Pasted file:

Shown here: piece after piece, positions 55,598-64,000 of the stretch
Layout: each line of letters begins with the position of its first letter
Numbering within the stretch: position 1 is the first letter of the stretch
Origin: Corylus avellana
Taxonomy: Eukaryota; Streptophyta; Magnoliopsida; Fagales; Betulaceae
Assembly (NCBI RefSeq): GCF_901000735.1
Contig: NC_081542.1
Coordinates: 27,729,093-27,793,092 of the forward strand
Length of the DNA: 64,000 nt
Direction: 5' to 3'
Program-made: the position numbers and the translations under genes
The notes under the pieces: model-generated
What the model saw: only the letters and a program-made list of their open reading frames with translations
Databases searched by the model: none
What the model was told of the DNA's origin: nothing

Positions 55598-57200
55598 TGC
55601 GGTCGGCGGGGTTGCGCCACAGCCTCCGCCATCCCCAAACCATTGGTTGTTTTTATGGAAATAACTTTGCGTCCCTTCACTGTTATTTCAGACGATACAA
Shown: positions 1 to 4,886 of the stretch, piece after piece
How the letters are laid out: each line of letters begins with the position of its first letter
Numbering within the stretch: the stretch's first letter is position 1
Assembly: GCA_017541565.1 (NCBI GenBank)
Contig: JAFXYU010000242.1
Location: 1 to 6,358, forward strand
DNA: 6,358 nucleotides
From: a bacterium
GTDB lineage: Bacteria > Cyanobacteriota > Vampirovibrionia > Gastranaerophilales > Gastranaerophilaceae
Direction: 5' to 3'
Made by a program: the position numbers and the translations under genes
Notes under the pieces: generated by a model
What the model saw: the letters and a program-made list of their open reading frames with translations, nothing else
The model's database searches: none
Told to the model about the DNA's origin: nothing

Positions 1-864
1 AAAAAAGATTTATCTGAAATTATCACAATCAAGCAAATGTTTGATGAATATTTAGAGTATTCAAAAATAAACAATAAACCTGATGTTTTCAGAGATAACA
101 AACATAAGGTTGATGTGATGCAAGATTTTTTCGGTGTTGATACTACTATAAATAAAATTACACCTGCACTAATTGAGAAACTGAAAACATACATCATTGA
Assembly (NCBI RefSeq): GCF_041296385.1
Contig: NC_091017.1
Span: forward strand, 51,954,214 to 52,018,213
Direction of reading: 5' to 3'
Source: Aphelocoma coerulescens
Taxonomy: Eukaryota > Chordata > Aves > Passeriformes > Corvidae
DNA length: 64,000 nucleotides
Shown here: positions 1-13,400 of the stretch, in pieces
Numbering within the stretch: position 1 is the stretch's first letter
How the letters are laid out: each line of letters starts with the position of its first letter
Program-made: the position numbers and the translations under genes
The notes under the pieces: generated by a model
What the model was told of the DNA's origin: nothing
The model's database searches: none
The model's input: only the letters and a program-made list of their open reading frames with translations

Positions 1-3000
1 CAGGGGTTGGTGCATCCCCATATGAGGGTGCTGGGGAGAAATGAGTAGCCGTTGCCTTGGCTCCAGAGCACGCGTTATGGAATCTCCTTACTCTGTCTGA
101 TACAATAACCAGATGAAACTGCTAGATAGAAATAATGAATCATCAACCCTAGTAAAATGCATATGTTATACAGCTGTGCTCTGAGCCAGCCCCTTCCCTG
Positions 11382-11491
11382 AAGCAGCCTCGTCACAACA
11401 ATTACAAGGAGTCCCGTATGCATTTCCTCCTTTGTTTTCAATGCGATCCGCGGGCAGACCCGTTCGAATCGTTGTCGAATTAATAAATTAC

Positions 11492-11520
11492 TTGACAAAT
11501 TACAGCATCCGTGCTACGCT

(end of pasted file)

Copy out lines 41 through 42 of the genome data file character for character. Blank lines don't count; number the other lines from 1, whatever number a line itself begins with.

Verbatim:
Source: Aphelocoma coerulescens
Taxonomy: Eukaryota > Chordata > Aves > Passeriformes > Corvidae